Archive for Wednesday, April 10, 2002

Shortfall could affect teachers’ paychecks

State workers in peril of not being paid Friday

April 10, 2002

Not even Dale Dennis, the state's deputy education commissioner, knows when school districts will receive the second half of April's state aid.

"We would anticipate it sometime the latter part of the month," Dennis said. "I can't tell you a date because it all boils down to revenues."

In an e-mail sent to constituents Tuesday afternoon, state Rep. Marti Crow, D-Leavenworth, wrote that the second half of the state's scheduled April school payments might not be paid until May.

Tonganoxie School Superin-tendent Richard Erickson said the district received the first half of this month's $300,000 payment on April 2. Normally, he said, the state deposits the full amount in the school's bank account the first day of each month.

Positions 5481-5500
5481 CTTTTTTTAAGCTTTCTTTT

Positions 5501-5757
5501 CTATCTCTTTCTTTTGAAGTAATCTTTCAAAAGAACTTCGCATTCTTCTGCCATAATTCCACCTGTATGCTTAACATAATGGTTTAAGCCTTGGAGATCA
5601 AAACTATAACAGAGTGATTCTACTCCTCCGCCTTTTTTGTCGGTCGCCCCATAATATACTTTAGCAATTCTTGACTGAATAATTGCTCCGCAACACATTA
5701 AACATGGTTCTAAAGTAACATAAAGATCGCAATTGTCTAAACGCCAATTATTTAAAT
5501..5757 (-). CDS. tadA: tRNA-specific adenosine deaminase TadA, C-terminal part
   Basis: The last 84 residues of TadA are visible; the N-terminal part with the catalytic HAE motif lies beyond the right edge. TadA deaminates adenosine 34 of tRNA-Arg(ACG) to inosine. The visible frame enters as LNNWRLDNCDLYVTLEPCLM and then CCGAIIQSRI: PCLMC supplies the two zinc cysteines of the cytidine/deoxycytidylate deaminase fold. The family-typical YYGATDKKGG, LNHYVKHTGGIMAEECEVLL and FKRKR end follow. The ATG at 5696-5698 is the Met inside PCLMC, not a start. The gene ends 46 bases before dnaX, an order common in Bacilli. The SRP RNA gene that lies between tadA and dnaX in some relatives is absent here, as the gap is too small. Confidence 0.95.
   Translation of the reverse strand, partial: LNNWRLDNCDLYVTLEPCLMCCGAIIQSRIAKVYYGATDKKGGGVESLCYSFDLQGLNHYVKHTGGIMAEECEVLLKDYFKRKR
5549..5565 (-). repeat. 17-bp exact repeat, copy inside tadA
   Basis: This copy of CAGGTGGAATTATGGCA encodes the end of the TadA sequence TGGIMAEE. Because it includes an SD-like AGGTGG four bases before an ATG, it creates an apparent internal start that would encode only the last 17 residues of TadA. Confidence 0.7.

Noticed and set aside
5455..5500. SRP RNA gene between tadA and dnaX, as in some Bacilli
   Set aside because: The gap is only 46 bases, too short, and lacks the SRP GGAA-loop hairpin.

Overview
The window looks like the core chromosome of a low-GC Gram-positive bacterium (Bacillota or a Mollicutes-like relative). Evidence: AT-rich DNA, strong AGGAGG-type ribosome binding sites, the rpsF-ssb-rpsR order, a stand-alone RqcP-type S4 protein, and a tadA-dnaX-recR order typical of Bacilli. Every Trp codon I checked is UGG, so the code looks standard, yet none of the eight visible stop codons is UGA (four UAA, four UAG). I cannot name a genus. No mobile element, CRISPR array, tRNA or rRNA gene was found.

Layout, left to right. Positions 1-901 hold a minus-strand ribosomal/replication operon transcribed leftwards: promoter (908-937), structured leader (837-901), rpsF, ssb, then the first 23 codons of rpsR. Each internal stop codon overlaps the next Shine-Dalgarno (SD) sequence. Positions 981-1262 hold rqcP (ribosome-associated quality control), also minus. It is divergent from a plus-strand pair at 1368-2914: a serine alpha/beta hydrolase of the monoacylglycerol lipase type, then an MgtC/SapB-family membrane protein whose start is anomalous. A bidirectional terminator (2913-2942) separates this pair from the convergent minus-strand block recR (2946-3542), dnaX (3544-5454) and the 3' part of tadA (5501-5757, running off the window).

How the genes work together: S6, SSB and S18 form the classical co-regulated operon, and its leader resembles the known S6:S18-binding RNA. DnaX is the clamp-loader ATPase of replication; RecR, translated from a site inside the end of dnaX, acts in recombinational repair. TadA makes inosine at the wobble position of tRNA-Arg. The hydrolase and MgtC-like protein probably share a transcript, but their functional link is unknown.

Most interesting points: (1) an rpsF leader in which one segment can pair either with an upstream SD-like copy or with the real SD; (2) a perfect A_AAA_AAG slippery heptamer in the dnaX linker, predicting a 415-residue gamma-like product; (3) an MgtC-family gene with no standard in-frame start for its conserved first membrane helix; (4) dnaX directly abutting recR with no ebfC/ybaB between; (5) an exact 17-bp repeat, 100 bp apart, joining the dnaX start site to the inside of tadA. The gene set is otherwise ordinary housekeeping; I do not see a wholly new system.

Erickson said he's hoping the rest of the state aid will arrive before payday, April 20. But, he said the school can make do, temporarily, if it doesn't.

"We have some contingency plans," Erickson said. "And we'll be able to survive. We have some balances in some various funds that we can draw upon right now to use to make payroll."

But for each day the money's late, the district loses interest. This month, the full amount would have drawn about $312 in interest.

Rep. Kenny Wilk, R-Lansing, who chairs the House Appropriations Committee, said he's counting on receiving the month's remaining school funding in mid-April when income tax returns are due.

"Around April 15, there will be heavy tax receipts coming in," Wilk said.

As it is, he said, the state is scrambling to figure how how to make the state's payroll this Friday.

"We've got $3.7 million in the bank and $17 million dollars of payroll," Wilk said.

Crow termed the financial crunch "alarming."

"I'm not on the appropriations committee, so I don't really know about the state budget," Crow said, "But I'm looking at my own home budget or my small business budget and this looks to me like a very serious situation."

But Erickson remains positive.

"If the state can fulfill its obligation and provide full funding, even though it's late, we'll survive," he said.

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